A screenshot from Xbox exclusive Crackdown 3.

Crackdown 3: Better late than never

Crackdown 3 is one of the most notoriously delayed games of all time, but it’s finally out next week. Lee Henaghan caught up with the game’s top creative talent to find out if it’s going to be worth the wait.

With the possible exception of Hollywood, there is no industry more obsessed and fixated on release dates than the world of video games.

As soon as a new title is announced, usually years in advance, the countdown begins. Often releases are targeted as vaguely as “Summer 2019”, or even just “2019” to give developers and publishers as much wiggle room as possible to get their game out of the gate.

As the hype builds, however, so does the pressure from fans and retailers for a definitive street date, and that’s when the pressure really ramps up. Marketing campaigns, studio budgets and years’ worth of release schedules are built around big games hitting the shelves on time, and if there are any delays, it doesn’t take long for the online rumour mill to crank up looking for any signs of trouble.

Crackdown 3, originally announced in 2014, is probably the most delayed game of the current console generation, if not of all time. Its development has been beset by controversy, studio restructures and back-to-the-drawing-board moments. At some points, it seemed as if it might not come out at all. But five years later, the game is finally ready for release and we’re just days from finding out if it’s been worth the wait.

As the godfather of gaming Shigeru Miyamoto once said: “A delayed game is eventually good. A bad game is bad forever.” By stubbornly refusing to release a major exclusive that didn’t meet its expectations, Xbox has both disappointed impatient fans and raised expectations for a game that at this stage, needs to be pretty special to justify the pushbacks.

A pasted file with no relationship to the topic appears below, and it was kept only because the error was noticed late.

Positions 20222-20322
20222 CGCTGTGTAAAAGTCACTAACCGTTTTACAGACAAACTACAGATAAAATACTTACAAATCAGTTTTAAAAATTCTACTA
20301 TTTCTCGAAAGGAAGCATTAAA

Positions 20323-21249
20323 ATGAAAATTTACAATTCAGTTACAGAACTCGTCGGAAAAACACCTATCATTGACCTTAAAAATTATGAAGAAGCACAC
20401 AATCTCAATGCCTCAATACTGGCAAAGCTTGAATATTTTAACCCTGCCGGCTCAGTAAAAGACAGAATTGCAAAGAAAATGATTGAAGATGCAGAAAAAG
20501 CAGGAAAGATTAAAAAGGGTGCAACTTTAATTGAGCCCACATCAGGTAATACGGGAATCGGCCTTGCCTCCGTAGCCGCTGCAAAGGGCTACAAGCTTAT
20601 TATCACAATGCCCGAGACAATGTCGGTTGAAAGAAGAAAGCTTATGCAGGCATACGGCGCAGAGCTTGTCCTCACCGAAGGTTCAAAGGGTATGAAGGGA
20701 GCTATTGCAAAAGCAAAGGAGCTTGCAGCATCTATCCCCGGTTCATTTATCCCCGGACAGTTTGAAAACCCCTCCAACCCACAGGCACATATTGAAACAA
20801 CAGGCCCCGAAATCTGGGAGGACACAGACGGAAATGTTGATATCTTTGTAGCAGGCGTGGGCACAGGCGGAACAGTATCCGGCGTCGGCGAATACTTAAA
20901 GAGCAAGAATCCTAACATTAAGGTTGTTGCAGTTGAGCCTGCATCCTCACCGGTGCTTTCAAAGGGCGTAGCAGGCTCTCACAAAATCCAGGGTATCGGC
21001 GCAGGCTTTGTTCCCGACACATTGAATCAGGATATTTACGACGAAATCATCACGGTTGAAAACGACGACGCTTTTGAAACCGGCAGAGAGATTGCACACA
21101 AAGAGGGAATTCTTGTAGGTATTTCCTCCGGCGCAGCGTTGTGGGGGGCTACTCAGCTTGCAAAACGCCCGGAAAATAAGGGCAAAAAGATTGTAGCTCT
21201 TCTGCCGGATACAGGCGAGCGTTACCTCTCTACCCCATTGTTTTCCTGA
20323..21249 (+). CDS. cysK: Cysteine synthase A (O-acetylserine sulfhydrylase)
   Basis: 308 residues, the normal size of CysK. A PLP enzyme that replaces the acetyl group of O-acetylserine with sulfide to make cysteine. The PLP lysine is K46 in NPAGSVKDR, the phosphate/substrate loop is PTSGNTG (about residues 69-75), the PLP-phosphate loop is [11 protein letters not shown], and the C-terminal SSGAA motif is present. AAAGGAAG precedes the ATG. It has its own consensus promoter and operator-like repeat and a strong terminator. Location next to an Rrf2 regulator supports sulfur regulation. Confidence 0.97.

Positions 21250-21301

Creative director Joseph Staten was keen to emphasise that the rocky road to release was a result of lofty ambitions and a refusal to compromise on the team’s original vision. “We set big goals for ourselves,” he said.

“The project began with the basic pitch of ‘What if we harnessed the power of the cloud to create fully destructible environments – and what if we did that with Crackdown?’ Those are some pretty big ‘what ifs’ and the truth is, it just took longer than we thought,” Staten said.

Avoiding an accident in Crackdown 3.

By all accounts, Crackdown 3’s ambitious reliance on cloud-based computing is the main reason for its late arrival. It would normally take twelve Xbox Ones to process the physics calculations behind the environmental destruction in Wrecking Zone (the game’s multiplayer mode). Instead, all this number crunching and heavy lifting is done by Microsoft’s Azure server farms, which theoretically frees up more processing power at your end to focus on graphics.

As head of production Jorg Neumann puts it: “Cloud destruction is something that’s brand new. It’s never really been done before at this level, so it was difficult to set up. Any time you do something first in the industry, it’s hard.”

As well as the new technology, developers had to get to grips with an entirely new way of thinking when creating Crackdown 3’s open-world sandbox. “Any multiplayer game is primarily about predictable geometry. This piece of cover and that line of sight is always going to be there so you can predict the flow of combat,” said Staten.

“Once you’re able to blow up the entire world, all these tried and true design principals go out of the window so it wasn’t just the technical hill we had to climb. We had to completely rethink what it is to be a PvP combat experience – so many things had to be relearned.”